Wednesday, May 25, 2005

[Global Poverty] Poverty tsunami: Wolfensohn departs with a stark warning

By Michael Gawenda
Herald Correspondent in Washington
May 26, 2005

At his last media interview, James Wolfensohn, the outgoing president of the World Bank, offered an apocalyptic view of what would happen if world poverty and the lack of equity and social justice were not urgently addressed.

There would be a "tsunami", a great wave of instability, he said, which would threaten world peace and cause great suffering around the globe.

The Australian-born former investment banker was nominated for the World Bank post by the former US president, Bill Clinton, and retires having been only the second president of the bank to serve two five-year terms. Poverty, he said, had "consumed" him for the past decade. "I believe we have made progress but I believe it has not been adequate," he said. "In the next 25 years, the world's population will grow by 2.5 billion and all but 50 million of these people will be in the developing world.

"Unless we look seriously at the issues of poverty and equity, the chances of stability on our planet are very remote."

Mr Wolfensohn, who became an American citizen to improve his chances of winning the World Bank post, takes up his new job as an envoy to oversee the non-military aspects of Israel's withdrawal from Gaza.

He has already moved out of his office at the bank to make way for the new president, the US Assistant Defence Secretary, Paul Wolfowitz, but has left behind him an extensive collection of Australian art, including a number of Aboriginal paintings on the walls of his former suite.

At 71, the frenetic energy levels for which Mr Wolfensohn is well known seem undiminished, the broad Australian accent unchanged and the shock of unruly and raffishly long grey hair still as thick and out of control as ever.

There have been mixed reviews of Mr Wolfensohn's stint as World Bank president, but most observers agree he has been indefatigable in defending and expanding the bank's reach and influence.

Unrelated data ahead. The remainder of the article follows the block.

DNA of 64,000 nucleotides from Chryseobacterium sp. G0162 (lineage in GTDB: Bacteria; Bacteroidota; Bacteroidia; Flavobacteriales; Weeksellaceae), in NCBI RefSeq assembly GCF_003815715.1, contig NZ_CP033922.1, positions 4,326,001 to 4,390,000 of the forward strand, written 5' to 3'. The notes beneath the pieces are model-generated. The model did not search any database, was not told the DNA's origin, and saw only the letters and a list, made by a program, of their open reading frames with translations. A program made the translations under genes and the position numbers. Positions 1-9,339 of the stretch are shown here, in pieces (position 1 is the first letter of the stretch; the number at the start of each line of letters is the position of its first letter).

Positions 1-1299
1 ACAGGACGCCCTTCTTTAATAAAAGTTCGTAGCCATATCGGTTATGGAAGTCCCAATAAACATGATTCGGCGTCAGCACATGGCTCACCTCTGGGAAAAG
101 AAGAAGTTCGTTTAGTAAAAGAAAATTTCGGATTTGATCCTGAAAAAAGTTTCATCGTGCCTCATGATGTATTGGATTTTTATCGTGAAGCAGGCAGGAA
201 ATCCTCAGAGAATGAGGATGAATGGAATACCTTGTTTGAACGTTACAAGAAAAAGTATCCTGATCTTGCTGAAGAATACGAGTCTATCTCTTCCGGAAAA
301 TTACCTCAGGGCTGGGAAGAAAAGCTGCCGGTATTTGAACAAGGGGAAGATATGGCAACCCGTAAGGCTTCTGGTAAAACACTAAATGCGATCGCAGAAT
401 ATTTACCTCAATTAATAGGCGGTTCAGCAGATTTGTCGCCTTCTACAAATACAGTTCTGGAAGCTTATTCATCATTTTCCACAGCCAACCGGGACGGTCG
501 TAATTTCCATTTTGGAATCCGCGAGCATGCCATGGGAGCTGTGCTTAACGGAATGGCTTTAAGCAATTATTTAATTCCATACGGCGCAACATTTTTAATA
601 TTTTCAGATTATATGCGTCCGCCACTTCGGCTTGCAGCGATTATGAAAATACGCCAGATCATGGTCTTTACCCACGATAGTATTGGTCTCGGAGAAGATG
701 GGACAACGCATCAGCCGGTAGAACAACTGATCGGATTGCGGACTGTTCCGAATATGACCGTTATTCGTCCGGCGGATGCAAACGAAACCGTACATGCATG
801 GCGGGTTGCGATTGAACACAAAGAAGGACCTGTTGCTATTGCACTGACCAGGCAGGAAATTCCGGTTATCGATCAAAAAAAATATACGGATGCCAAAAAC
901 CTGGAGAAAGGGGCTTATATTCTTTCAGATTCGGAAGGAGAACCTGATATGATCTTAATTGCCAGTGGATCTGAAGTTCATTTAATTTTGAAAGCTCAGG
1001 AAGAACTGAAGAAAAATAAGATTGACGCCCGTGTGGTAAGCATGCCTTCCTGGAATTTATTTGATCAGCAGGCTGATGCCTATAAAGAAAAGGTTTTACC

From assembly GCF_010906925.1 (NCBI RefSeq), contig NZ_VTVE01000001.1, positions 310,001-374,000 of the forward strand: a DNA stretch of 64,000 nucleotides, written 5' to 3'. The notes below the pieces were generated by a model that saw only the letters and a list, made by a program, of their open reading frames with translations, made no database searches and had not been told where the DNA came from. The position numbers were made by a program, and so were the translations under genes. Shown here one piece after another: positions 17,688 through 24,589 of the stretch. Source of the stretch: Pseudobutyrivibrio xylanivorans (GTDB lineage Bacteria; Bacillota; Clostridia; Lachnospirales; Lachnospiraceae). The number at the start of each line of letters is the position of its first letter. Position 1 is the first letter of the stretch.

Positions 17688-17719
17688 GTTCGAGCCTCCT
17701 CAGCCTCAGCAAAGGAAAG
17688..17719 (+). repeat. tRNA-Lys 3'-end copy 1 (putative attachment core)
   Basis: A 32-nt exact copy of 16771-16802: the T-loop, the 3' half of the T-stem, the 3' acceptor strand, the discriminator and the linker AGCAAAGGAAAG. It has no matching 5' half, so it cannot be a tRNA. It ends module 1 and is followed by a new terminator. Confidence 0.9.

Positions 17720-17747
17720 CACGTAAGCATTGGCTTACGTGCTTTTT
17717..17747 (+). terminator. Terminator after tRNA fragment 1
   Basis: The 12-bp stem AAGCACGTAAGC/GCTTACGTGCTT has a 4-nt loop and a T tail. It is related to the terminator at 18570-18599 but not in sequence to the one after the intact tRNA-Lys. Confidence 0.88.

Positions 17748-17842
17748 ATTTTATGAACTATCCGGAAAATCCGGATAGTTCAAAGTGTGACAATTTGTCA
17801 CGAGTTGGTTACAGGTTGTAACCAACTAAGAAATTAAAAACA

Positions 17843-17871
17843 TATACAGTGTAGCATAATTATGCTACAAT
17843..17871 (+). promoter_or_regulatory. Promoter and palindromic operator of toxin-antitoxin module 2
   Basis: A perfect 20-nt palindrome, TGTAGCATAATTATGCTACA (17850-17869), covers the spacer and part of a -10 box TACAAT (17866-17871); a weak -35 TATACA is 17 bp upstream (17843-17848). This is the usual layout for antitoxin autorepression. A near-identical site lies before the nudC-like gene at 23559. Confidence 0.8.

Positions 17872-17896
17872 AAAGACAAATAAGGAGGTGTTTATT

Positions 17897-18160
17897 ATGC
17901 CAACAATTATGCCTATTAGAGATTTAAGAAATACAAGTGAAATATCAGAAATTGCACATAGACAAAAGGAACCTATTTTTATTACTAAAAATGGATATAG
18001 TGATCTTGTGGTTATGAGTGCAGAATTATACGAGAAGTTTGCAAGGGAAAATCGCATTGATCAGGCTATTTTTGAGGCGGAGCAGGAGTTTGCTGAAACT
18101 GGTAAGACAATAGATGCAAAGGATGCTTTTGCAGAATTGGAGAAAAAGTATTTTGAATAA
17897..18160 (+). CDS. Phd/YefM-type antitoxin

With a fortune estimated at around $US350 million ($A460 million) amassed during his investment banking career, he is probably the richest public servant ever to run a development and aid organisation.

On leaving the bank he made an initial donation of $US1 million to establish a new centre of development at the Brookings Institution in Washington, with the promise of another $10 million over the next five years.

Mr Wolfenson has not always been a favourite of the Bush Administration and it is said that when he checked to see whether there would be support for him serving a third term at the bank, the message was clear - it was time to go.

His has consistently argued the US foreign aid budget is inadequate, that the imbalance between military spending and spending on development is too great. And his suggestion that poverty and hopelessness helps breed terrorism has annoyed many. He praised George Bush for his commitment of $US15 billion over five years to fight AIDS, but said much more needed to be done. "I don't see how we can continue to distort our spending," he said. "A thousand billion dollars around the world on military spending and around $60 billion on development is a huge imbalance. And we think we are dealing with the issue of peace."

Mr Wolfensohn said some progress had been made, but for about 500 million people living in non-performing states, the future looked dire. "Population will grow by a billion or a billion-and-a-half as we go forward and we just can't leave these people behind," he said. "Too many leaders in the developing world have not assumed that equity and social justice is at the core of their mandate. There are still too many corrupt rulers."

As for his successor, he has this advice: "I hope he'll be moderate in the changes because the bank is pretty strong. But I have faith in Paul Wolfowitz - I think he's motivated by the right instincts."

Mr Wolfenson's Middle East tenure is due to finish at the end of the year, and he will spend more time in Australia where he has family and a property near Wagga Wagga. "I've spent 38 hours and one night there in the past decade," he said. "I certainly expect to do better than that in the next 10 years."